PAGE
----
Running Your Nonprofit Corporation 12

Nonprofit corporations are organized very much like regular corporations; however, running a nonprofit corporation means complying with a few special rules. Here’s what you need to know.

Organizational structure of nonprofit corporations
Like any corporation, a nonprofit has a board of directors to make important policy decisions, officers (president, treasurer and secretary) to oversee and manage the day-to-day operations of the organization, and possibly employees to do the work.

Unlike regular corporations, however, nonprofit corporations do not have shareholders or owners. (Nonprofits are owned by no one person or group of persons and cannot be sold. In the event the directors of a nonprofit want to dissolve the corporation, they must distribute all of its assets to another nonprofit corporation.)

Although a nonprofit corporation can choose to have members who have voting rights, many nonprofit corporations decide not to adopt a membership structure and, in the interests of efficiency, leave the decision making up to the directors. If a nonprofit does opt for a membership structure, the members participate in major corporate decisions. Specifically, the members have the exclusive right to elect directors, amend articles and bylaws and vote on a merger or dissolution of the corporation.

Corporate records
All nonprofit corporations must keep good corporate records. These records help to preserve directors’ limited personal liability and protect your organization’s tax-exempt status. Good recordkeeping means preparing minutes of directors’ and members’ meetings and documenting important corporate decisions.

You’ll want to organize these materials in a corporate records book, which should also contain a copy of your articles of incorporation, bylaws and tax exemption determination letters from the IRS and your state tax agency, if applicable.

Keeping financial records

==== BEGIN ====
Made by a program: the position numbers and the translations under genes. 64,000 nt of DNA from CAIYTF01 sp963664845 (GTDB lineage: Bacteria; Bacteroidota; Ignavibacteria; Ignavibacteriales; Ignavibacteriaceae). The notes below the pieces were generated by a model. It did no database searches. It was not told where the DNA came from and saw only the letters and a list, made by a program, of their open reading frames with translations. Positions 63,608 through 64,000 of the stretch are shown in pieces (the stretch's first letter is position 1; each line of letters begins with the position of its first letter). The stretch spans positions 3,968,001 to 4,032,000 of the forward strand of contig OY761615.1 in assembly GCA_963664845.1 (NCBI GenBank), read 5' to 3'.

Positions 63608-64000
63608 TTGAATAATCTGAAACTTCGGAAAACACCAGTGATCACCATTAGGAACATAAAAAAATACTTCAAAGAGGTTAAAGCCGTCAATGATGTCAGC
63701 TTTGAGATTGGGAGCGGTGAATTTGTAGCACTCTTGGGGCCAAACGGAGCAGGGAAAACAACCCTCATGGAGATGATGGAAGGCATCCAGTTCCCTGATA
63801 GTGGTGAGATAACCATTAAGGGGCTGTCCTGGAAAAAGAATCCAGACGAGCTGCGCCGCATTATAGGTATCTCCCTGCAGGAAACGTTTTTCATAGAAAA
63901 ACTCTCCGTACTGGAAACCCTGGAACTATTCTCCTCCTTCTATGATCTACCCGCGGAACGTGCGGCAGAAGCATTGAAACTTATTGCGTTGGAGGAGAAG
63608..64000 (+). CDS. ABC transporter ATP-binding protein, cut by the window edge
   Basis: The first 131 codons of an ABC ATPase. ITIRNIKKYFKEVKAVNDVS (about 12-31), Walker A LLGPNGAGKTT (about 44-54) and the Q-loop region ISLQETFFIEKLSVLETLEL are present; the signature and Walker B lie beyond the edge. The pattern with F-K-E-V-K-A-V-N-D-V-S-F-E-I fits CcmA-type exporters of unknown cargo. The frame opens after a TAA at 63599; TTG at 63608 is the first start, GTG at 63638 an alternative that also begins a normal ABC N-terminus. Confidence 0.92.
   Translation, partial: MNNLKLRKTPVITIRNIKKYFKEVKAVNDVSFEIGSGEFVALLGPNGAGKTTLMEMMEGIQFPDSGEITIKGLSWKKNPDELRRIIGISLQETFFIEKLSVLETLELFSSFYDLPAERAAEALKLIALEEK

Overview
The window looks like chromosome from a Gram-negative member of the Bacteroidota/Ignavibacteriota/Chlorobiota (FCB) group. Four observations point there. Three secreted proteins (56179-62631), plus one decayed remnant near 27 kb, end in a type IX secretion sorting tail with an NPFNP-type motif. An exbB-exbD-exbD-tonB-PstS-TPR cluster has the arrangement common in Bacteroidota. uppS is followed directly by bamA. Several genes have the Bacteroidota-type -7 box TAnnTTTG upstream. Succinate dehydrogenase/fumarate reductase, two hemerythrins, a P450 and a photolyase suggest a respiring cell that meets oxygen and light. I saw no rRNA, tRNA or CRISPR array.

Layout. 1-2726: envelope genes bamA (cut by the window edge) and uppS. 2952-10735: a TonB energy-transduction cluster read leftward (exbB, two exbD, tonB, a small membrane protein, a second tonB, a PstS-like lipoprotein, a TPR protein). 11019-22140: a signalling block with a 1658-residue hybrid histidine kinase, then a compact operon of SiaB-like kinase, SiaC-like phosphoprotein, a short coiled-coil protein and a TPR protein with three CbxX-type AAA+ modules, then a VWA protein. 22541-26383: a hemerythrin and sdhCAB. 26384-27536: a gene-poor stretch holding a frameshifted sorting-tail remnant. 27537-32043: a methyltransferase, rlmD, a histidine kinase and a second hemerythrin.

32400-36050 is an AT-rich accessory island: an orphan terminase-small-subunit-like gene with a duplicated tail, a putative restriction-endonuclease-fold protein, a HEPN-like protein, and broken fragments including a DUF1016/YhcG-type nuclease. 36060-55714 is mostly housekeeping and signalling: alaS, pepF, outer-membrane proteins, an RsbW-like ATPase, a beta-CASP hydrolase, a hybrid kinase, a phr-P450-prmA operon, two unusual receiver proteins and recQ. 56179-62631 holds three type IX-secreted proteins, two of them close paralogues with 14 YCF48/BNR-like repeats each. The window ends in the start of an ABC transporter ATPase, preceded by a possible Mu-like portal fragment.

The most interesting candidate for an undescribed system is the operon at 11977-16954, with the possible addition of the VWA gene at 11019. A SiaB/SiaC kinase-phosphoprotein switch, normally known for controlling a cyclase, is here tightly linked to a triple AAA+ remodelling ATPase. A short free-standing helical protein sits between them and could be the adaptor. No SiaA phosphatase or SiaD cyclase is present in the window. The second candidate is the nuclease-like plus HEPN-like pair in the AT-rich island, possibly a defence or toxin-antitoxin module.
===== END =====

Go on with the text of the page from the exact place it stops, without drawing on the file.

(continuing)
In addition to keeping records of important decisions, your nonprofit corporation must record any financial transactions in a double-entry bookkeeping system and keep other financial records in order to file an annual corporate tax return. For more, see Earning income as a nonprofit corporation.

Limits on nonprofit activities
In addition to keeping corporate records, nonprofit corporations must follow some additional rules and abide by certain prohibitions in order to retain their tax-exempt status:

  • Nonprofit corporations cannot contribute money to political campaigns. Nonprofit corporations with a 501(c)(3) tax exemption (the most common) are not allowed to participate in political campaigns or contribute money to them. If they do, the IRS can revoke their nonprofit status, and can assess a special excise tax against the organization and its managers.
  • Nonprofit corporations can engage in only limited lobbying activities. Tax-exempt 501(c)(3) nonprofits that influence legislation to any “substantial degree” face the loss of their nonprofit status. However, for tax-exempt nonprofits that want to participate in lobbying, the IRS simply sets a limit on the money they can spend on political activities.
  • Nonprofit corporations must not distribute profits to members, officers or directors. A nonprofit corporation cannot be organized to financially benefit its members, officers or directors. However, reasonable salaries and expense reimbursements are permitted.
  • Nonprofit corporations must pay taxes on income from “unrelated activities.” Sometimes, a nonprofit organization will earn income through activities that aren’t directly related to its nonprofit purpose; for example, the directors of an organization dedicated to preserving open space may collect a consulting fee for advising other nonprofits. The IRS requires nonprofits to pay corporate income taxes on such unrelated income over $1,000, whether or not the group uses that money to fund its tax-exempt activities. For more information on unrelated activities, see Earning income as a nonprofit corporation.
  • Nonprofit corporations cannot make substantial profits from unrelated activities. If a nonprofit spends too much time on unrelated activities, or if the unrelated activities generate “substantial” income, the group’s nonprofit status may be jeopardized. Nonprofit corporations that plan to engage in activities that aren’t related to their tax-exempt purpose should consult a lawyer or tax expert with experience in nonprofit law. For more information on unrelated activities, see Earning income as a nonprofit corporation.
  • When a nonprofit corporation dissolves, its assets must be distributed to another tax-exempt group. Since tax-exempt organizations and their assets cannot be owned, they can never be sold. If the directors of a nonprofit decide to disband the organization, they must donate its assets to another nonprofit group. This also means that once property goes into a nonprofit corporation, it cannot later be distributed to a member or director.

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